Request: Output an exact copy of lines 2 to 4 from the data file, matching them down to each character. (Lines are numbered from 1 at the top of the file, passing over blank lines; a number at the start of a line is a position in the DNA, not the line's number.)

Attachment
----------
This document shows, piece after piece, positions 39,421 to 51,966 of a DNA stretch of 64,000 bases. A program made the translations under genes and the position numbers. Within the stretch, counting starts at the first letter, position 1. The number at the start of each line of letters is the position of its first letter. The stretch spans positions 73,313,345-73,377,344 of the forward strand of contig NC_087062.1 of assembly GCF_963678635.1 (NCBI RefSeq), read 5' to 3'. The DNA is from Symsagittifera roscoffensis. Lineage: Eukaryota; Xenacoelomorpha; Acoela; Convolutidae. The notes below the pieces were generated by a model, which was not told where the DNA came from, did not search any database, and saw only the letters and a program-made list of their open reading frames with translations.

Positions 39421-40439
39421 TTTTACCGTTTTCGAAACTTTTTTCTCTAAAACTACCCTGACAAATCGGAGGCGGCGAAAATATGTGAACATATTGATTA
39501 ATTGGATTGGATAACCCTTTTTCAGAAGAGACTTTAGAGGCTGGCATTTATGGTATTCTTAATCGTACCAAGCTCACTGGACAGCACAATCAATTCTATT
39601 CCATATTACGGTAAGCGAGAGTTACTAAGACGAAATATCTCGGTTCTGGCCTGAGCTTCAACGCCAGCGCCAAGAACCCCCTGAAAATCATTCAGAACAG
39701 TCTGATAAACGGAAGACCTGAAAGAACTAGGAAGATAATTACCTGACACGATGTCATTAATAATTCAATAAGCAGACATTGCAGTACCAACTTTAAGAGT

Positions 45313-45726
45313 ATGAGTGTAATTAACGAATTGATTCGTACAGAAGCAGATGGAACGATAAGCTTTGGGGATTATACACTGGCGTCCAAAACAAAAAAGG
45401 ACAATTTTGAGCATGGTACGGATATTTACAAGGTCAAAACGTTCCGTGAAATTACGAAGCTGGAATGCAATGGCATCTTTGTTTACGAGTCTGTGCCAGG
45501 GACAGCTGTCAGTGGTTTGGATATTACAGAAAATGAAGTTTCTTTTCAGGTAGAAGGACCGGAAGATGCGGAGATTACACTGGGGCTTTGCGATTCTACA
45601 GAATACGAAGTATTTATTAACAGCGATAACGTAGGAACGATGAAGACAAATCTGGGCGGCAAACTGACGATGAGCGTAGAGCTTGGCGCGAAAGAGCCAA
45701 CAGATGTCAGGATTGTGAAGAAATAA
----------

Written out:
Positions 39421-40439
39421 TTTTACCGTTTTCGAAACTTTTTTCTCTAAAACTACCCTGACAAATCGGAGGCGGCGAAAATATGTGAACATATTGATTA
39501 ATTGGATTGGATAACCCTTTTTCAGAAGAGACTTTAGAGGCTGGCATTTATGGTATTCTTAATCGTACCAAGCTCACTGGACAGCACAATCAATTCTATT